Determining the extent of the relationship between capacity planning and capacity building and the steps towards developing a capacity plan to improve the profitability in the brewing sector have also produced several challenges and these lead to lack of gateways. It is these challenges that are to be addressed in this study.

The capacity planning problem of a brewing firm would make it have less output in the form of Lager beer, Stout and malt than is demanded by the present and potential customers. One of the numerous ways of solving this problem is to build a new brewery firm. This is a long term decision that will raise new issues of plant location, plant layout, selection and design of the product, selection of equipments and processes, production design of items processed, and job design. If these issues are not properly handled, performance will be negatively affected. This is why the topic on capacity planning and performance in the Nigerian brewing industry in the Southeastern States of Nigeria is apt.

1.3 OBJECTIVES OF THE STUDY

The thrust of the study is the effect of capacity planning on performance in the Nigerian brewing industry in Southeastern Nigeria.

The specific objectives of the study are as follows:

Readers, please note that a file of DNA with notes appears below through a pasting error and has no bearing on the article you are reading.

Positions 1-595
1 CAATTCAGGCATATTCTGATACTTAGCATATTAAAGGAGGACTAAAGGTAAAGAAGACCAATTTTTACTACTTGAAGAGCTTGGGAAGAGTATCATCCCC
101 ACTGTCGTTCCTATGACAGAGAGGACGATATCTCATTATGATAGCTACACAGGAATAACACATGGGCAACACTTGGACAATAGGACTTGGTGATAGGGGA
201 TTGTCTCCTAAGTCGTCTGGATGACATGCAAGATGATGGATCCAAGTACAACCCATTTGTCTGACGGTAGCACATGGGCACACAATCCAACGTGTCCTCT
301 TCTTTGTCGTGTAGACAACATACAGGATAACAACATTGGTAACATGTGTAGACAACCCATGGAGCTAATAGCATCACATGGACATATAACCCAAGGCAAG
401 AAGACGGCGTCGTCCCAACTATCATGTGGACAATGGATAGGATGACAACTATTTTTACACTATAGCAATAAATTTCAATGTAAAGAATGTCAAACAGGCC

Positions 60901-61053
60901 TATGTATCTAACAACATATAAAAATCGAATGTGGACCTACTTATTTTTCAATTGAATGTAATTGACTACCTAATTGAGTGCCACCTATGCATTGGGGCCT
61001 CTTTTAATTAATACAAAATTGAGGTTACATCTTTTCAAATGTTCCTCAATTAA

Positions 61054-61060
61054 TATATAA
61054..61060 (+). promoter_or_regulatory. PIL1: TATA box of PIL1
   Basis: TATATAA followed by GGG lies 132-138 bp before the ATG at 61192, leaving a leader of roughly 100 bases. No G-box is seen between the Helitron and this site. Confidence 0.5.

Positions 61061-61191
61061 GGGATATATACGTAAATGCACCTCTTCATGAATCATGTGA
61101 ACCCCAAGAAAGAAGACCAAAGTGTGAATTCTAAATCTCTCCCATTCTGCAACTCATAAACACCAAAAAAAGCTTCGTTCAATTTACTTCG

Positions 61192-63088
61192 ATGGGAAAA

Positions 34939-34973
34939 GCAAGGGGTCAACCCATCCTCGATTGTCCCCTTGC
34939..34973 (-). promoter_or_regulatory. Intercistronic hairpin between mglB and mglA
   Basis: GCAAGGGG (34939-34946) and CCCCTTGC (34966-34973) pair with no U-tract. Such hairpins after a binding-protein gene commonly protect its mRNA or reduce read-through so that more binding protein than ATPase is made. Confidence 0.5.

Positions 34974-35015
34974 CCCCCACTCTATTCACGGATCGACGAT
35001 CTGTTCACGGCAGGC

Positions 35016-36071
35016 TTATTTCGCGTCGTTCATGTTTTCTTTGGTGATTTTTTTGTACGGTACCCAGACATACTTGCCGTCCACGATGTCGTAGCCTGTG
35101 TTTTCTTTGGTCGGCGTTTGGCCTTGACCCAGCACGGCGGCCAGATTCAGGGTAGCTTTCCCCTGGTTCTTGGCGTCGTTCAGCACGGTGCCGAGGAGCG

• To evaluate capacity planningand performance in thebrewing industry in Southeastern Nigeria.
  • To assess capacity requirements planning and materials requirements planning.
  • To ascertain the extent to which capacity planning sustains organisations’ competitive advantage.
  • To evaluate the relationship between capacity planning and capacity building.
  • To assess the steps toward developing a capacity plan and the profitability in the brewing firms in the area studied.

 

1.4 RESEARCH QUESTIONS

This research is designed to provide answers to the following questions:

  1. To what extent does capacity planning enhances performance in the brewing industry in South Eastern Nigeria?
  2. What is the nature of the relationship between capacity requirements planning and material requirements planning?